Clearly, Kennedy has his bias as to how history should be treating both Hoover and Roosevelt. For Kennedy, Hoover has been given a bum deal and needs to have additional revisionist work done on his presidency; recently Hoover “saviors” have come into vogue. Kennedy does not stop there – he further delves into Roosevelt’s record in an attempt to show how history may have treated the president with too much kindness. Much of what Kennedy provides the reader for this time period is a refreshing revision of both the Hoover and Roosevelt administration. Much of what is said would have been unthinkable 20 years ago. However, as additional information and research has occurred, both presidencies have been really been given an overview.

I believe that this book would be an excellent resource for both a high school classroom and a college American History survey class. Because the book does follow a more traditional chronological path, it is quite user friendly. Because it also provides an alternative view of the time period, this book could be compare/contrasted with a more traditional history textbook to get a much clearer view of the late 1920’s through to the Second World War. I also like the job that Kennedy does in dealing with the American society on all levels – from top to bottom. After reading the book, you truly get a better picture of how the Great Depression affected all regions and groups.

One interesting note that I found about the book occurred in chapter 12 – Kennedy, with the hindsight of the Brinkley book, was able to accomplish in less than 20 pages what it took Brinkley nearly 300 to do. Instead of trying to lead the reader to follow many paths to one point, Kennedy simply provides his interpretation and moves on, making the book much easier to follow.

--69.255.35.199 19:25, 1 Sep 2005 (EDT)

Dave Smith, Fall 2006

In Freedom from Fear David Kennedy provides the background for the economic crisis of the 1930’s, showing that it was far more than just a reaction to the supposed excesses of the 1920’s. America’s economy had experienced repeated booms and busts as the industrial revolution proceeded unfettered by government regulation, and the excesses of unrestrained capitalism produced swings in economic activity. Business monopolies, greedy capitalists, unorganized labor, wasteful resource allocations, a weak banking system, along with international economic consequences of World War I all combined to form a perfect economic storm that generated the Great Depression.

History has dealt harshly with Herbert Hoover, deriding him for his inability to deal with the exploding problems effectively through early remedial action. Kennedy comes to the defense of Hoover, however, and shows how he responded prudently in accordance with accepted contemporary economic theory and did the best he could under the circumstances. Limited by the small size of the federal government and political opposition to any government social programs, Hoover sought to promote voluntarism and state and local government projects to restore economic vitality. Kennedy concludes, “Given the constraints under which he labored, in short, Hoover made impressively aggressive countercyclical use of fiscal policy.” (57)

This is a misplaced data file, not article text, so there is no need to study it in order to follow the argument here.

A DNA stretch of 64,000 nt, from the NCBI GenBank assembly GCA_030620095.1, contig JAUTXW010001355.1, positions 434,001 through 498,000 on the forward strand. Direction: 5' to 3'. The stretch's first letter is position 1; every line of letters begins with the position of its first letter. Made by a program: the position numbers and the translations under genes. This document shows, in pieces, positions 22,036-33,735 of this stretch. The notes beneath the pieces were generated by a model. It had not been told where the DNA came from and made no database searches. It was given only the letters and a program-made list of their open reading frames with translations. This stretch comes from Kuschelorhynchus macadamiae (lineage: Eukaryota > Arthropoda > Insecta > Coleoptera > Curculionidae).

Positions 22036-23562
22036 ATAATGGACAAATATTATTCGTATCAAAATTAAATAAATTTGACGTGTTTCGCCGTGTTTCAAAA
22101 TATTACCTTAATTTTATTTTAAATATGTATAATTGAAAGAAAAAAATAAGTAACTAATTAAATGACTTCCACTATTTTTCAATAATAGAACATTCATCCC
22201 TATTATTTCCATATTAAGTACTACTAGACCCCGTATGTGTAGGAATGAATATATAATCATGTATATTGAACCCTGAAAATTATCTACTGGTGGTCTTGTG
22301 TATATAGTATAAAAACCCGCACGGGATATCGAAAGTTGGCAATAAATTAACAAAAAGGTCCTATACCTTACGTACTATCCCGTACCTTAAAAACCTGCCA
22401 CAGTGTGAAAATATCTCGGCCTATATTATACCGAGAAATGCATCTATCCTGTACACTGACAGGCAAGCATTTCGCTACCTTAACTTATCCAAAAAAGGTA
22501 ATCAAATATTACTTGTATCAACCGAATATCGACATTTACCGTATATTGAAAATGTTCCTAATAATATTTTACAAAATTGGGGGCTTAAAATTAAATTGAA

Kennedy also disputes the popular concept of the 1920’s as being a time of prosperity for everyone. He shows how many farmers, recent immigrants, and African Americans failed to share in the prosperity. While the depression affected them, it only added marginally to the insecurity and poverty they were already experiencing. As Kennedy says, it was a “sobering reality that for many Americans the Great Depression brought times only a little harder than usual.” (168)

Kennedy demonstrates how ineffective the New Deal was in promoting economic recovery. Roosevelt was initially limited by the same laissez-faire economic philosophy as Hoover, and his early policies were equally if not more deflationary in their impact as Hoover’s. Kennedy describes how Roosevelt proposed and Congress approved a variety of programs to stimulate the economy in the first one hundred days of his administration. “But none of the measures thus far enacted provided positive fiscal stimulus for the economy. All to the contrary, the net effect of Roosevelt’s budget cutting and tax hiking was decidedly deflationary.” (149)

According to Kennedy, the lasting legacy of the New Deal was not recovery but reform. Legislation passed under Roosevelt sought to mitigate the harsh effects of unregulated capitalism by imposing limits and standards. The primary objective of New Deal policies was security. As Kennedy put it, “ . . . achieving security was the leitmotif of virtually everything the New Deal attempted.” (365)

--Dsmith 15:20, 1 Sep 2006 (EDT)